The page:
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FESTIVAL OF BRITAIN WALL HANGING

Michael O'Connell’s textile art produced for the Festival of Britain inspires Susan Moxley's Stained Glass window at MERL


Michael O'Connell, Textile Artist  1898 to 1976
Pioneer of 20th century resist dye techniques

Michael O'Connell's work does not fall into conventional textile classifications. It is a unique combination of batik and resist dyeing techniques which he developed. His specially formulated resists and dyes were painted and piped onto mordanted fabric, and then the whole work, once dry, was dyed. Only after washing and scrubbing were the stunning colours revealed. Michael O'Connell's colour palette was at the time considered adventurous but now in retrospect typifies the look and feel of fabrics in the 1950s and 60s. He leaves a legacy of work, which reflects not only great innovation, but shows the wit and humour of the artist.

Michael O'Connell was born to Irish parents living in Dalton, then in Lancashire, now in Cumbria. Little is known of his early years other than he was sent as a lay boy to Ushaw College in County Durham, which is a Roman Catholic seminary.

When WW1 came, he joined an Irish regiment, was sent to fight and was taken prisoner. A prison guard noticed his artistic skills, and suggested he should take his talent further.

After the war, he trained in agriculture and after a short, less than fulfilling period on a north country farm, emigrated to Australia in 1920 to attend an agricultural college in Wagga Wagga. On arrival, he decided not to continue with that plan and went instead to Beaumaris, near Melbourne, bought a plot of land and built his own house in Port Phillip Bay. (This house was destroyed in a bush fire in 1947), When he ran out of money he went into the bush to paint and draw then took them to sell at the Arts and Crafts Society. He began to make pots and garden furniture and to work on fabric designs with Ella Moody.

He became a member of the Arts and Crafts Society in Melbourne, which is where he met Ella Moody, a textile artist and embroiderer, whom he married. Michael and Ella worked together and travelled widely absorbing ideas and techniques from their experiences. Their combination of techniques and ideas resulted in somewhat primitive designs, which were vibrant, lively and worked in bright colours. Some of this work is held in the collection of the Australian National Gallery, Canberra.

They returned to England in 1937 and built a house and workshop, 'The Chase', at Perry Green near Much Hadham, Hertfordshire.

Shortly before WW2, Michael and Christopher Heal (of Heal's, London) developed a close working relationship and Heal's sold much of Michael's work. Although production halted, the friendship continued through the war years. It appears that Michael used this time to develop his techniques moving into freehand drawing with the resist pastes. At the end of the war, Christopher Heal was instrumental in obtaining supplies of fabric so that work could start again and the newly developed techniques were those used to create the Festival of Britain Wall hangings.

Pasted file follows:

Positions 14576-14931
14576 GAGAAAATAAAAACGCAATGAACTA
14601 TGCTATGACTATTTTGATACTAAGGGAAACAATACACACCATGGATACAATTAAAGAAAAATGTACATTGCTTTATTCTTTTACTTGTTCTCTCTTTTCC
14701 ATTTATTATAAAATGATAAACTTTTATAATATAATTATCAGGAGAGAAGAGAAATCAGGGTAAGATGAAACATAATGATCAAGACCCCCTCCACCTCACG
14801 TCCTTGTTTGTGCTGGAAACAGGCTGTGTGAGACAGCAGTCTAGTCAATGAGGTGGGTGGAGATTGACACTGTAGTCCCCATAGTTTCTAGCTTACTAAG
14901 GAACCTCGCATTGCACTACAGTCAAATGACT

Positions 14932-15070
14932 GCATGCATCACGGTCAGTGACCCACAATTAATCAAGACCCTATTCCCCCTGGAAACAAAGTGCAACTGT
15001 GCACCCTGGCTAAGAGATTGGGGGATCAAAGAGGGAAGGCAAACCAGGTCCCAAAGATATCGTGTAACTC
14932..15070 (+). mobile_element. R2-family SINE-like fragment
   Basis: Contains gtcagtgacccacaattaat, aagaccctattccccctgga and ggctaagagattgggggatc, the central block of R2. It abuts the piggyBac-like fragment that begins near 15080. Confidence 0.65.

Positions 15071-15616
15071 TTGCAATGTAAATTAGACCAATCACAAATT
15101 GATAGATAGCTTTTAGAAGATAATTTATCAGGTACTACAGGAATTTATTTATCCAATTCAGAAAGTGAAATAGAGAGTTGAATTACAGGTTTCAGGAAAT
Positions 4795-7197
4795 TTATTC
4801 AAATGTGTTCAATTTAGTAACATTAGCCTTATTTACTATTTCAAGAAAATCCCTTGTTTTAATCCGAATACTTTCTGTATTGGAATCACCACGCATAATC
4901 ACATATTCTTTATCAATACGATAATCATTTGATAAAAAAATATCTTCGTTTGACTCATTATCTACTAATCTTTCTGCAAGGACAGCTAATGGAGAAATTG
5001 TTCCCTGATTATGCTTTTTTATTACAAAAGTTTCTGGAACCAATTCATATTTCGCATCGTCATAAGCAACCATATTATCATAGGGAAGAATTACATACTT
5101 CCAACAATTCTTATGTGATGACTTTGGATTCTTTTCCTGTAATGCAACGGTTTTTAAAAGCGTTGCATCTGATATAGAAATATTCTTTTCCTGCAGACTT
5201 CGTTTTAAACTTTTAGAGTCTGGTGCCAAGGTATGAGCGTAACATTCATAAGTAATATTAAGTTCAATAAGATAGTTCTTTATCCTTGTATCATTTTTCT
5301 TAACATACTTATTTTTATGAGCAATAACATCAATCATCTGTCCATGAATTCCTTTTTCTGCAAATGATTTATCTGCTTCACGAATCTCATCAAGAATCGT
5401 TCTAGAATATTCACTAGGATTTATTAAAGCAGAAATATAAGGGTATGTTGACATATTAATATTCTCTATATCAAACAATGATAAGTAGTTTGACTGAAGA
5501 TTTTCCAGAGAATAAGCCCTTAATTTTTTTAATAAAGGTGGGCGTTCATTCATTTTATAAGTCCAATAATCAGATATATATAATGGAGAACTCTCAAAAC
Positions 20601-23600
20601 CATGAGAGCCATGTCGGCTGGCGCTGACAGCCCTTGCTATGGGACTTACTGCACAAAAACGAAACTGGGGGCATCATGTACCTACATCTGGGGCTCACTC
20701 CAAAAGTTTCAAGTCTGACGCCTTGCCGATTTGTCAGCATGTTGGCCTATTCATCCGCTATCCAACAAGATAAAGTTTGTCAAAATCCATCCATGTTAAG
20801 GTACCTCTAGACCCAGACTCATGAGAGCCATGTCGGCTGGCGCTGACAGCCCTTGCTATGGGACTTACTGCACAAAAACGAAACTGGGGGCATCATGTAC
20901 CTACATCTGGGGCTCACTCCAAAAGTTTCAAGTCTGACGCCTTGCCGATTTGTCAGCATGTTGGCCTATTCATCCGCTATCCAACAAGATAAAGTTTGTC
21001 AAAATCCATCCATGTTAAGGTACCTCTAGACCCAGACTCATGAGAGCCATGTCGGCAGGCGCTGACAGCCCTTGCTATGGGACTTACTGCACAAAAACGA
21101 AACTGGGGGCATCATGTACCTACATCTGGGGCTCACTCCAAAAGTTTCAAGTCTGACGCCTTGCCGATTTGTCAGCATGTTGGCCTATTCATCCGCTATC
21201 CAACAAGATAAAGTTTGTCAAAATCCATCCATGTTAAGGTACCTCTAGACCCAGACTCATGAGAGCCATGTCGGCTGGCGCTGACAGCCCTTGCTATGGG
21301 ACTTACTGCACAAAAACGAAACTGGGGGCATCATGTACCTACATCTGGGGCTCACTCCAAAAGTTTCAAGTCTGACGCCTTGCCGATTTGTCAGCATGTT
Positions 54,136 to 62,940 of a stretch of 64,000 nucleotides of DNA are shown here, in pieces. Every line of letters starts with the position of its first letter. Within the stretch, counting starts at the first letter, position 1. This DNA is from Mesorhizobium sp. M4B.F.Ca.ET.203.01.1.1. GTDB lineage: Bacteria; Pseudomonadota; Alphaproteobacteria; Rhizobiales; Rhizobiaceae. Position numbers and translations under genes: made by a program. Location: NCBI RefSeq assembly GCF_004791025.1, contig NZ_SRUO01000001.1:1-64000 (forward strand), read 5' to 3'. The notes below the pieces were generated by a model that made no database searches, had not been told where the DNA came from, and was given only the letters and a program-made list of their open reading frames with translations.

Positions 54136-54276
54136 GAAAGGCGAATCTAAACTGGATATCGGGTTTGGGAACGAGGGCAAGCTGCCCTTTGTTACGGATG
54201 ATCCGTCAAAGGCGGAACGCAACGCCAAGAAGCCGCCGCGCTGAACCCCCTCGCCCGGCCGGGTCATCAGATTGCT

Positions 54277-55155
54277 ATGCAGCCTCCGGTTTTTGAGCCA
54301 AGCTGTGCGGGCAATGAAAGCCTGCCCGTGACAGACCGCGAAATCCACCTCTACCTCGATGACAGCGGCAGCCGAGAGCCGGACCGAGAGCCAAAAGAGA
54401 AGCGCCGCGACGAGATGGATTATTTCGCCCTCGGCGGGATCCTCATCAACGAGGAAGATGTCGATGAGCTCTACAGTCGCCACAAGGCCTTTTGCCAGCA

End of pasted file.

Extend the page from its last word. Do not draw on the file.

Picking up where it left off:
After the Festival of Britain the popularity of Michael's work increased and he received commissions to create murals for public buildings, restaurants, factory canteens and showrooms. His work was exhibited in New York, Melbourne and London. In the 1960s, he began to travel widely and to teach his techniques in art schools. He also worked with architects, producing murals for universities and churches.

In 1970, a devastating fire destroyed his workshop, most of his notebooks and records, and badly damaged his adjoining house. With the help of students and friends the property was rebuilt, but in the following years his eyesight began to fail. In 1976, he was found dead from self-inflicted gunshot wounds.

His work lives on in museum collections in Australia and the UK. MERL holds the Festival of Britain wall hangings and the V&A museum, London has a large collection of his early work.

This highly talented and unique artist remains in the shadows, but his work reflects charismatic designs and styles of the 1950s and 60s. Perhaps one of the best descriptions of technique comes in a headline, Michael O'Connell, Painter in Dyes. (The Studio December 1950. Vol 40)

Collections of Michael O'Connell's work are held in the Victoria and Albert Museum, London, The Australian National Gallery, Canberra and Sidney Powerhouse Museum,  Australia.

You can listen to Iris Sheridan talking about her memories of working with Michael. To listen Click Here

 

Michael O'Connell's Work

To view the images: Click the first image in each group to see an enlarged version with caption. To move to the next image, move the mouse over top right section to display the Next button. To move to the previous image move the mouse cursor over the top left section of the image to display the Previous (Prev) button.

 

Acknowledgements

Seamus O'Connell (Son of Michael and Ella)

Betty Clarke and Iris Dedman (The Sheridan sisters)

Sources

Jill Betts. Michael O'Connell and his Festival of Britain Wall Hanging. Folk Life 1998, vol 36

Various contributors. 1977. Michael O'Connell 1898-1976. London: Crafts Advisory Council

Links

Australian bibliography website

www.adb.online.anu.edu.au

Sidney Powerhouse Museum Design Hub
http://www.dhub.org/object/157012&img=18403

Australian National Art Gallery, Canberra

http://cs.nga.gov.au/

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The Museum of English Rural Life, University of Reading, UK.
Email: merl@reading.ac.uk Telephone: 0118 378 8660